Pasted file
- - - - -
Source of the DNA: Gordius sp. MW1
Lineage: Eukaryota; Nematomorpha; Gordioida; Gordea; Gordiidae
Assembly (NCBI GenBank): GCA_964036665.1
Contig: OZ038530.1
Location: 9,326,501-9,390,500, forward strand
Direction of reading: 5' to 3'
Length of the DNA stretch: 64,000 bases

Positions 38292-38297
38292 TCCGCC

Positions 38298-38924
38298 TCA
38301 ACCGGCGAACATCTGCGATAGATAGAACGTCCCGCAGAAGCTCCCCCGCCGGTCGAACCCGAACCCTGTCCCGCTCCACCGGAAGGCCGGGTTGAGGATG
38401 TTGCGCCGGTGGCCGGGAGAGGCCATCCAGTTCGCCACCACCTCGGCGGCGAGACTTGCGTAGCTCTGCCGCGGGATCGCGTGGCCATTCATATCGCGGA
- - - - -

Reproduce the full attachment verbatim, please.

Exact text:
Source of the DNA: Gordius sp. MW1
Lineage: Eukaryota; Nematomorpha; Gordioida; Gordea; Gordiidae
Assembly (NCBI GenBank): GCA_964036665.1
Contig: OZ038530.1
Location: 9,326,501-9,390,500, forward strand
Direction of reading: 5' to 3'
Length of the DNA stretch: 64,000 bases

Positions 38292-38297
38292 TCCGCC

Positions 38298-38924
38298 TCA
38301 ACCGGCGAACATCTGCGATAGATAGAACGTCCCGCAGAAGCTCCCCCGCCGGTCGAACCCGAACCCTGTCCCGCTCCACCGGAAGGCCGGGTTGAGGATG
38401 TTGCGCCGGTGGCCGGGAGAGGCCATCCAGTTCGCCACCACCTCGGCGGCGAGACTTGCGTAGCTCTGCCGCGGGATCGCGTGGCCATTCATATCGCGGA